Fiat could bid for Opel if Chrysler deal falls through
In the high-stakes scramble for survival in the car industry, Italian car manufacturer Fiat Friday said it could pursue a deal with GM's Opel and Vauxhall brands if the pending partnership with Chrysler collapses.
Fiat chief executive Sergio Marchionne said that completing arrangements with Chrysler by the US-government-imposed deadline of April 30 was still his "first and foremost objective," the Detroit Free Press reported online.
But if that falls through, he would pursue the Opel and Vauxhall path.
"We have not had any direct conversations with Opel," Marchionne was quoted as saying. "If the opportunity were to arise, we would give it a hard look."
The news came even as General Motors prepared an unprecedented shutdown of 13 of its North American assembly plants to cut production by 1900,000 vehicles and relieve ballooning surplus inventories.
Earlier Thursday in Russelsheim, the head of the Opel workers' council, Klaus Franz, told the German Press Agency dpa that Fiat was bidding on Opel. He confirmed a media report that Fiat was to sign a declaration of intent as early as Tuesday.
A few days ago the head of Fiat's board of directors, Luca Cordero di Montezemolo, rejected speculation the company was interested in an Opel takeover, saying, "No, no, there is not."
Opel bosses also kept silent. "We are holding talks with possible investors, but we are not saying anything about individual investors," the German car manufacturer said.
German Economics Minister Karl-Theodor zu Guttenberg said no decision had been taken on Fiat's role. "The federal government is holding talks with various interested parties, without any predetermination," Guttenberg said.
Chancellor Angela Merkel's government last month offered state aid for potential investors to help the troubled German carmaker out of its difficulties caused by the looming insolvency of its US parent General Motors.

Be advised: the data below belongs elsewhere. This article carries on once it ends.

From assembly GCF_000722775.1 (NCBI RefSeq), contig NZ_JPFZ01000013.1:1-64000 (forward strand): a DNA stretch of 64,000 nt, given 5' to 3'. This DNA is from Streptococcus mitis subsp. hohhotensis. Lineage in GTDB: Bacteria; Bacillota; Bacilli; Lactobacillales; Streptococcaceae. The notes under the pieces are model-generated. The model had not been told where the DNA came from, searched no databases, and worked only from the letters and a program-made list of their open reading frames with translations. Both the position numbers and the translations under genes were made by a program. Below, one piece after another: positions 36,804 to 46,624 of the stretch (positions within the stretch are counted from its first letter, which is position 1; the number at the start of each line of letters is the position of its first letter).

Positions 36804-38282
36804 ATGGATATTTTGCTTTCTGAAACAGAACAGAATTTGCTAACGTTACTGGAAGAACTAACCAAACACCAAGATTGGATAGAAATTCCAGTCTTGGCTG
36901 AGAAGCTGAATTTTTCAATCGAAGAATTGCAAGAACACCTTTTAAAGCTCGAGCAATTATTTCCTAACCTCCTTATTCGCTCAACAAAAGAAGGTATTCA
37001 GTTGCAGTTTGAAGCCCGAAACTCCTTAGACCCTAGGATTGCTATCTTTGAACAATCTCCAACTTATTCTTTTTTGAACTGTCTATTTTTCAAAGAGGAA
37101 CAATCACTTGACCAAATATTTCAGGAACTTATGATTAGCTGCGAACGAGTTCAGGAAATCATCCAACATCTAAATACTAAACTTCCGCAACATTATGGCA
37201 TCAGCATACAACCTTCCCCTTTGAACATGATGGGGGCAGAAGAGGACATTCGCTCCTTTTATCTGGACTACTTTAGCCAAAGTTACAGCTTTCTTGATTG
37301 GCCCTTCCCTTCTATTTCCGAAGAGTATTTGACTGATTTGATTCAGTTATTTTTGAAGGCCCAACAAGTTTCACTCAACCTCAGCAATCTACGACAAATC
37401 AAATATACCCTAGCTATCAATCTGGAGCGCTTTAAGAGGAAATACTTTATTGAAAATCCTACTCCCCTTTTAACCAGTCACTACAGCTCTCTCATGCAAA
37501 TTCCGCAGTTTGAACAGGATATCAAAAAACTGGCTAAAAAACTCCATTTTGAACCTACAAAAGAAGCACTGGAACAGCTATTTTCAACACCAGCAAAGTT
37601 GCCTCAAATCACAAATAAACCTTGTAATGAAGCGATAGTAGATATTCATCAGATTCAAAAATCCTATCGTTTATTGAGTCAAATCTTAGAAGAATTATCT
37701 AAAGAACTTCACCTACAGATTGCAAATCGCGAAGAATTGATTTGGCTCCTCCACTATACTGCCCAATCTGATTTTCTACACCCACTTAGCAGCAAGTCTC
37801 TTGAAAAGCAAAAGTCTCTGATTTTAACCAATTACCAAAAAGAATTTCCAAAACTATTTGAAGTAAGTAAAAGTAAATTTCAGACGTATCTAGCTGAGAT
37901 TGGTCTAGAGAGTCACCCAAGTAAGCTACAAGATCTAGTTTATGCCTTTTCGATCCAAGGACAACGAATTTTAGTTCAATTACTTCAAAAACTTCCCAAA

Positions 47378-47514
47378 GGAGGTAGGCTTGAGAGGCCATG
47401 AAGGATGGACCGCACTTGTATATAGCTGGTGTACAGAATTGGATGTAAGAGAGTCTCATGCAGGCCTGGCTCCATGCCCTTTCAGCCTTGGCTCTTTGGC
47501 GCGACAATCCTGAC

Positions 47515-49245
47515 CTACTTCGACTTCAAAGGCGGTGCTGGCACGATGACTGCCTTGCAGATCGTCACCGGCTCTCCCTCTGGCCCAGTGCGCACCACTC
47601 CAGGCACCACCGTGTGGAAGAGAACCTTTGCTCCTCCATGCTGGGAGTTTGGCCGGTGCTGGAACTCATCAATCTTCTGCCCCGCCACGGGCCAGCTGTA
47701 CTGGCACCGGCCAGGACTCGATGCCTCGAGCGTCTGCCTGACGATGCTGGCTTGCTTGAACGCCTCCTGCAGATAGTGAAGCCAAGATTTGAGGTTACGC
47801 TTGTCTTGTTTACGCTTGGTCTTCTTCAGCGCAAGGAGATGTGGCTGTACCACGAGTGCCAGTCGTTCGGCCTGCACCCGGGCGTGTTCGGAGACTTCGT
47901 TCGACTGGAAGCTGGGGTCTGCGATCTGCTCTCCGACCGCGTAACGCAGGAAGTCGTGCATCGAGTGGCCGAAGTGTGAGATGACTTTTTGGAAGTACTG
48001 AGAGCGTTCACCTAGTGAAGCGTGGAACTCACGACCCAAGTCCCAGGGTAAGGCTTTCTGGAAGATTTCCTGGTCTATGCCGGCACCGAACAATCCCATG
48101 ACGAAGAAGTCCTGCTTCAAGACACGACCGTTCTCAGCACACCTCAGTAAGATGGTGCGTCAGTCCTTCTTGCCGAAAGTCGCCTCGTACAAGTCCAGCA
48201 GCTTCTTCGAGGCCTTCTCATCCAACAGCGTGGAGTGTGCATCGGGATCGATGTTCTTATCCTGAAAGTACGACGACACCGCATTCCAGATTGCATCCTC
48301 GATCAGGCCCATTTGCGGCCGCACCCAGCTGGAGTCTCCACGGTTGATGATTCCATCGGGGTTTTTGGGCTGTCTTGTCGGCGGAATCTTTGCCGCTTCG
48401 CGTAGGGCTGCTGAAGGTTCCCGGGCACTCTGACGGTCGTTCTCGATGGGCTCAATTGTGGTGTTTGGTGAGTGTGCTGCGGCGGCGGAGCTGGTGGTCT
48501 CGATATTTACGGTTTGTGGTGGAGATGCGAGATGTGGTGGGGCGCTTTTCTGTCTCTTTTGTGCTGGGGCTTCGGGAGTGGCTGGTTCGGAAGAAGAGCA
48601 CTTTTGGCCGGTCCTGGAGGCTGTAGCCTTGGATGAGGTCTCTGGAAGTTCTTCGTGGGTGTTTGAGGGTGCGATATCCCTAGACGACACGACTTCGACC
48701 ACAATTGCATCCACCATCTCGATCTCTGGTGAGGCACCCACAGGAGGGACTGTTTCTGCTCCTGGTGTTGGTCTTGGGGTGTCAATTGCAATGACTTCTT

The online version of US daily Wall Street Journal reported that Fiat chief executive Sergio Marchionne had held talks with Guttenberg in Berlin last week.
The premier of the state of Hesse, where Opel has its headquarters, said he was pleased investors were showing interest in Opel. "Contrary to previous claims, there are interesting private investors," Roland Koch said.
Potential buyers include Austrian-Canadian car industry supplier Magna, who would be a more welcome investor for Opel management and staff, German news magazine Der Spiegel reported, due to the company's capacity for development.
Franz suggested General Motors and the German government were hoping for a speedy solution through the Fiat bid. "GM wants to offload Opel quickly," the workers' representative said, adding, "Fiat should then take over the issue of reorganization."
Franz claimed Fiat was not interested in a strategic partnership, but feared they simply wanted short-term access to guarantees.
"Fiat has 14.2 billion euros (18.4 billion dollars) of debt and huge liquidity problems. They can't get hold of money at the moment," Franz said.
Franz said he feared Fiat's true intention was to massively cut jobs, after the German elections in September.
"The government can't give guarantees for such a transparent plan," the top workers' representative said.
Car industry expert Ferdinand Duddenhoefer was sceptical that an alliance between the Italian and German rivals could work. "Opel and Fiat go together like fire and water," Duddenhoefer said.
"They would then make the same cars for the same markets, in the same factories, which already have surplus capacity," the industry expert said, adding, "Opel can only lose. Plant closures are to be expected."
GM, which has full ownership of Opel, bought a 10-per-cent share of Fiat nine years ago, but stepped out of the partnership in 2005, parting with 1.5 billion euros in the process.
The Italian carmaker sold 2.15 million cars last year, while Opel and British sister company Vauxhall sold 1.46 million cars in the same period.
Fiat slipped into deficit in the first quarter of 2009, with a minus of 410 billion euros. Sales fell sharply from 15.1 to 11.27 billion euros.
Industry magazine Automotive News speculated recently over a broad alliance between Fiat, GM's European and Latin American subsidiaries and Chrysler. Franz also considered this to be a workable solution.
Such a conglomerate would occupy the second position in the car sales market with combined sales of 7.05 million cars in 2008. Only Toyota in Japan reported higher sales, reported dpa.